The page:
Egypt expressed its “complete support” Thursday for the Sudanese people and their army in the political transition to come, following the ouster of long-time autocrat Omar al-Bashir.
Cairo voiced its full belief in “the ability of the brotherly Sudanese people and their loyal national army to overcome the challenges of this critical stage… in order to achieve stability, prosperity and development,” a foreign ministry statement said.
Sudan’s Bashir, long wanted on genocide and war crimes charges, was finally brought down in a popular uprising by the very people he ruled with an iron fist for 30 years.
Defence Minister Awad Ibnouf announced Thursday that Bashir, 75, had been toppled and detained.
Bashir, who rose to power in an Islamist-backed coup in 1989, had remained defiant in the face of months-long protests that left dozens of demonstrators dead in clashes with security forces.
Egyptian president Abdel Fattah al-Sisi, who also came to power in similar circumstances, warned last month against the dangers of protesting in neighbouring countries.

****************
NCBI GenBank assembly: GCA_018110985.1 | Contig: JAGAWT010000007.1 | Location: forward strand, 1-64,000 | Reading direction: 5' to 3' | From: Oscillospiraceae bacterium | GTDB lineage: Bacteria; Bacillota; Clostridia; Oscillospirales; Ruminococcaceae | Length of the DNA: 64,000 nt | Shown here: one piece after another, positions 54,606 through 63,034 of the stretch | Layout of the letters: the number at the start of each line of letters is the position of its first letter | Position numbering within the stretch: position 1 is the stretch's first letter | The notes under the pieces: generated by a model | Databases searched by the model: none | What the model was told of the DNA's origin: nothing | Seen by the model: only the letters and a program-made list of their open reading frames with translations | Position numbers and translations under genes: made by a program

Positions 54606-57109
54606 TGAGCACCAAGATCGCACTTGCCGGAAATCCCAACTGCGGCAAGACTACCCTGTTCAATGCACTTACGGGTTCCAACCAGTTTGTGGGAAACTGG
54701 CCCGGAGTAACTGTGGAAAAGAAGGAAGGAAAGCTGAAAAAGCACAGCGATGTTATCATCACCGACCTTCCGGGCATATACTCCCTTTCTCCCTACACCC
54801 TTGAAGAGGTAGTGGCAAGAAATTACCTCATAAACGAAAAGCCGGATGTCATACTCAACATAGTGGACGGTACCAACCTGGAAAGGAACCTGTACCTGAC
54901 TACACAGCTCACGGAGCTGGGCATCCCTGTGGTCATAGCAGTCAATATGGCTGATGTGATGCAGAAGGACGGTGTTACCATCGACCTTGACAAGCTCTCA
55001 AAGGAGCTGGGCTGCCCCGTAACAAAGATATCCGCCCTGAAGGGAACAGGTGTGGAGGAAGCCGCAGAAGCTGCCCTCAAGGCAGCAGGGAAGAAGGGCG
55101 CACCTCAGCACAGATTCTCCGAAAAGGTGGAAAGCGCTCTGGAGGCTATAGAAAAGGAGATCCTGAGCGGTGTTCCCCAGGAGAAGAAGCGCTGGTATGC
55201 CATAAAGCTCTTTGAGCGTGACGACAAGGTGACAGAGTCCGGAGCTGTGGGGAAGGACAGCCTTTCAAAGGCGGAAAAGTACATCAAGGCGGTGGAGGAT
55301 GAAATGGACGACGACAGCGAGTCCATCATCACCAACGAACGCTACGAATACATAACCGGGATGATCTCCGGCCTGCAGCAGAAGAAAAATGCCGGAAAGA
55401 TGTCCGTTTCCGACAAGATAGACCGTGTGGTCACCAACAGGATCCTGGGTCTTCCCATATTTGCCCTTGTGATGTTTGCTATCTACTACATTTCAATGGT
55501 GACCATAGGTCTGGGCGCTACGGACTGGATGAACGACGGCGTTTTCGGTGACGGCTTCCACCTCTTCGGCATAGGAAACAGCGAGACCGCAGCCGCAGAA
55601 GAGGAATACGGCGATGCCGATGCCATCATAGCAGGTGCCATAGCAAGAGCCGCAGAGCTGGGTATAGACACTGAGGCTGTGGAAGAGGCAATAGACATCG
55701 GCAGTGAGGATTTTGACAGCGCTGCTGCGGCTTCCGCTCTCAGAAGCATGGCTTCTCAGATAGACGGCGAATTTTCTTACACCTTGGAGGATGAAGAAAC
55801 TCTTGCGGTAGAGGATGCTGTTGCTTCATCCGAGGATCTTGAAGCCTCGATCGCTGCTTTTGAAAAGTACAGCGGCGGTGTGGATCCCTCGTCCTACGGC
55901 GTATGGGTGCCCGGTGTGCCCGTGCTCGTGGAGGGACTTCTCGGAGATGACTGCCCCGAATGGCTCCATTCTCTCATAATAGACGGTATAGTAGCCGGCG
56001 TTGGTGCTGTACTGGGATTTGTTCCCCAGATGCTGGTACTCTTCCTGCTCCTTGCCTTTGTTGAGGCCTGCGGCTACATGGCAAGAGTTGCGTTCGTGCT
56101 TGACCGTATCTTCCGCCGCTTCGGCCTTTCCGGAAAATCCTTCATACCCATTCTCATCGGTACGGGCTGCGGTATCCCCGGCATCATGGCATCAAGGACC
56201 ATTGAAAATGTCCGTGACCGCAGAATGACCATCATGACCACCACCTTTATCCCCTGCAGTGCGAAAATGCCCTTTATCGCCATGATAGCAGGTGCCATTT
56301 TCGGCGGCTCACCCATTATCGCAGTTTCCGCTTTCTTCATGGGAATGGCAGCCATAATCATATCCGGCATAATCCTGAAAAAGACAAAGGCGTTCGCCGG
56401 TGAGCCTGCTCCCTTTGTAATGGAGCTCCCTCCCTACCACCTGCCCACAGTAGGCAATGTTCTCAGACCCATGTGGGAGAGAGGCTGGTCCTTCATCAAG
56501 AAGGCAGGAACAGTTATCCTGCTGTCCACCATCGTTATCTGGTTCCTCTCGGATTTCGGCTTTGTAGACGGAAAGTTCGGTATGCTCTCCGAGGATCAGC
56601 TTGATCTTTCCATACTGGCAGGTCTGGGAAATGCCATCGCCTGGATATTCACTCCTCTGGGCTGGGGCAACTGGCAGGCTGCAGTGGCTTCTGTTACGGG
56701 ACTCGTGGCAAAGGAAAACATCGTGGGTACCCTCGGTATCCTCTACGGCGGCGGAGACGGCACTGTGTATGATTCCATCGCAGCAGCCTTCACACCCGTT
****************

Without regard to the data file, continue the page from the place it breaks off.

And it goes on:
The former general and defence minister militarily deposed Egypt’s Islamist president Mohamed Morsi in 2013.
Sisi said protesters were “ruining” their countries but fell short of naming Sudan and Algeria, whose president Abdelaziz Bouteflika resigned last week in the face of mass demonstrations.
The Egyptian leader, who met US President Donald Trump at the White House this week, is internationally viewed as a bulwark against terrorism and for maintaining his country’s political stability.
But he has been widely criticised by rights groups for a sweeping crackdown on dissent.
The foreign ministry stressed that Egypt respects Sudan’s sovereignty and its national decisions, reiterating its backing of the country’s march towards “stability and prosperity”.